Cameras were positioned to catch the entire journey through the receiving line, but could see little more than royal backs.

"Could you turn this way?" several photographers called out. Charles and Diana -- either unhearing or unheeding -- smiled their way through the line and walked on to their next stop without even blinking sideways at the press.

"When I introduced myself," said Donald E. Petersen, chairman of Ford Motor Co., which underwrote the exhibit, " Prince Charles was very well aware of our sponsorship and he thanked me for it. The princess told me she enjoyed driving her Ford Escort."

Diana drives a red convertible Ford Escort.

"When she first got married, she had a Ford Escort -- a little silver one," said Walter Hayes, vice chairman of Ford Motor Co. in Europe. "The prince gave her a silver frog ornament and she put it on the hood. It was a little joke between them -- you know, the frog that turns into the prince. And she used to drive around London with it. But it got a little too well-known."

Since the talk was of cars, the inevitable question arose. Hayes said that a report that Diana was stopped for speeding is not true -- he said Diana herself told him at the American ambassador's dinner last month for the lenders to the "Treasure Houses" show, where the royal couple danced until 2 in the morning. "She told me quite emphatically she wasn't speeding. She was going at a very respectable speed. She was stopped for something."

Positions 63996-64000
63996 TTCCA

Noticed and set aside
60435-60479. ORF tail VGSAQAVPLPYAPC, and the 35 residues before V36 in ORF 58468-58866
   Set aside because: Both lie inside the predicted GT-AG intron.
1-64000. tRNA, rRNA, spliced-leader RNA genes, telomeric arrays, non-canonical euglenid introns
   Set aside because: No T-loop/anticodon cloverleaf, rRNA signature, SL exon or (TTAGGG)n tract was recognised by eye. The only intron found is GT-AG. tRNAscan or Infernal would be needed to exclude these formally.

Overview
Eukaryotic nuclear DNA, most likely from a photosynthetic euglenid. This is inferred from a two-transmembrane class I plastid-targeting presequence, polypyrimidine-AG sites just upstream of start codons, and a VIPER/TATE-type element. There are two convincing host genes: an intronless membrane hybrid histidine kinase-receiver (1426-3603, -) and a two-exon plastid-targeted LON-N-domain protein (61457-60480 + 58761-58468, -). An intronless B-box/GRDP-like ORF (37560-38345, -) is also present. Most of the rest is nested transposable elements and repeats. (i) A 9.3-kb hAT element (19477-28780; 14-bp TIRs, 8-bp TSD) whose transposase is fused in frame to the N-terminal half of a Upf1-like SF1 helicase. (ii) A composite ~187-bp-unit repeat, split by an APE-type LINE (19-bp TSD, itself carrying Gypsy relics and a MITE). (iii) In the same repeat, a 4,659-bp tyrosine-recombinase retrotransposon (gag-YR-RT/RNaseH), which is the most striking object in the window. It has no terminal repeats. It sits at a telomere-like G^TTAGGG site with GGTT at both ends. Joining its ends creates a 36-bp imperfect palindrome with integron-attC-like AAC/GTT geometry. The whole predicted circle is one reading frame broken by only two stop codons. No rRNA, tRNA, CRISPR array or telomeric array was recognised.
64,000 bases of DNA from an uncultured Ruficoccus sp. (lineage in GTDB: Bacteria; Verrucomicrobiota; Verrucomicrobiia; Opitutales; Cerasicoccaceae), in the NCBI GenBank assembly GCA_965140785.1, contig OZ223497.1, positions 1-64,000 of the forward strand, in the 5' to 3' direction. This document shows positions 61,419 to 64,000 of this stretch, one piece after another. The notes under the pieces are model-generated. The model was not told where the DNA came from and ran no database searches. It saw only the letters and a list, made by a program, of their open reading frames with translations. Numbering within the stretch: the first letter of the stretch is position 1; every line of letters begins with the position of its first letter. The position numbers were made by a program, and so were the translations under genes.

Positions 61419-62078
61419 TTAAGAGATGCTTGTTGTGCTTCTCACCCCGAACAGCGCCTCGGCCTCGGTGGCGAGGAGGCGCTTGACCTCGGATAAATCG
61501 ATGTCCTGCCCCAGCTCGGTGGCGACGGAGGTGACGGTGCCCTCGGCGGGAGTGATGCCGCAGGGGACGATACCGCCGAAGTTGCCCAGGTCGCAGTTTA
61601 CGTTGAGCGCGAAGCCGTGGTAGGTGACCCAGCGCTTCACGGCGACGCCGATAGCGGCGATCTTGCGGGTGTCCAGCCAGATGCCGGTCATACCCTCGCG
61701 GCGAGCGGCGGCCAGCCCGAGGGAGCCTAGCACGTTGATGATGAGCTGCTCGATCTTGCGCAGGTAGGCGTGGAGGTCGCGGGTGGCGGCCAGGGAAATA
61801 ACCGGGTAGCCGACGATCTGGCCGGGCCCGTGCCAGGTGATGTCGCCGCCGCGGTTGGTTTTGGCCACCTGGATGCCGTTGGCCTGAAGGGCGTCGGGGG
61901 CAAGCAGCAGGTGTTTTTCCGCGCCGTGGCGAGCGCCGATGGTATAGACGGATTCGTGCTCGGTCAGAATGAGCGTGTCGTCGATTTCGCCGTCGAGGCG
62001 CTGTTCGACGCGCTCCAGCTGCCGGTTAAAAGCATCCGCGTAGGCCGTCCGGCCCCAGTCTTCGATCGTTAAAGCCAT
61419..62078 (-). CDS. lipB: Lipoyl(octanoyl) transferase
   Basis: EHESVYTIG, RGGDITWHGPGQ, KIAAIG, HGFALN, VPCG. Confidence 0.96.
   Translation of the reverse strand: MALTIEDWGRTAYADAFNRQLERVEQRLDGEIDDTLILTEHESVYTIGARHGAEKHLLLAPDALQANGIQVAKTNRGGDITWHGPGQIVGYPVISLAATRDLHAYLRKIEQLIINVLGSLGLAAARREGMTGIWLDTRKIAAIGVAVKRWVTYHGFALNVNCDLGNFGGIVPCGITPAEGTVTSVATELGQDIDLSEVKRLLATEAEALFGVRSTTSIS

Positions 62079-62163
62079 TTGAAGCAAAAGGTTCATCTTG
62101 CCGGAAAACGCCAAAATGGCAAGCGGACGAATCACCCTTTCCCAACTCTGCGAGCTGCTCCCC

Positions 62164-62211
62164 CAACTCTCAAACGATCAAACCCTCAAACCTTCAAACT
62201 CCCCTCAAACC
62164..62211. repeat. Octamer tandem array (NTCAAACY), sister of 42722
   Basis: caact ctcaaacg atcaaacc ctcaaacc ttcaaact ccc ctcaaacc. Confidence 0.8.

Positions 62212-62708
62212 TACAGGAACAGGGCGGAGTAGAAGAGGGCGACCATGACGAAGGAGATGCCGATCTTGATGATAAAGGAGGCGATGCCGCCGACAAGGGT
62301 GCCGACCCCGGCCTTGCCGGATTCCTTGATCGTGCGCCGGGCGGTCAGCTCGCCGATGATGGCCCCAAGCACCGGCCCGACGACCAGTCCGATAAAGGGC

Members of the press were positioned throughout the exhibit in order to observe the couple as they appreciated the art. Diana wore what the embassy, in its daily Fashion Release, described as a "cream and dark navy coat dress in wool, worn over a navy and cream striped silk blouse. Designed by the Chelsea Design Company."

The princess' "cream felt hat with navy crown" bore what looked like two black chopsticks.

Charles wore a suit. The embassy released no description.

Once inside the Atrium of the gallery's East Wing, the two signed a huge dark red leather guest book. They signed simply "Charles" and "Diana," she in a big loopy hand.

At the press conference, no one mentioned President Reagan's gaffe the night before when he called Diana first "Princess David," and then "Princess Diane," flubs that have sent ripples of horror through protocol-conscious Britons.

Charles was asked why the crowd at the cathedral was larger than when he last attended services there (sans Diana). "I have no idea," he said, then added, "You know as well as I."

And he was asked about King George III: "I felt he'd had a bit of a raw deal . . . Often he was the butt of a certain amount of propaganda."

Would Charles like to attend yesterday's Cowboys-Redskins game?

He laughed and said, "I'm afraid I'm not up on the local football scene."

What has he enjoyed most about his trip so far?

"It's a leading question, isn't it? But apart from the fact that we enjoyed dinner last night enormously with the president and Nancy Reagan, which was the greatest possible fun and there were lots of very interesting and amusing people there."

Where else in the United States would he like to visit?

"There are lot of places I would like to go, both of us would like to go to, in the United States. I have to be careful not to pick out too many places. But I've always heard Wyoming is a lovely part of the world and one day I would love to go to that part of the States. The queen has told me about it because she went there -- I think it was last year."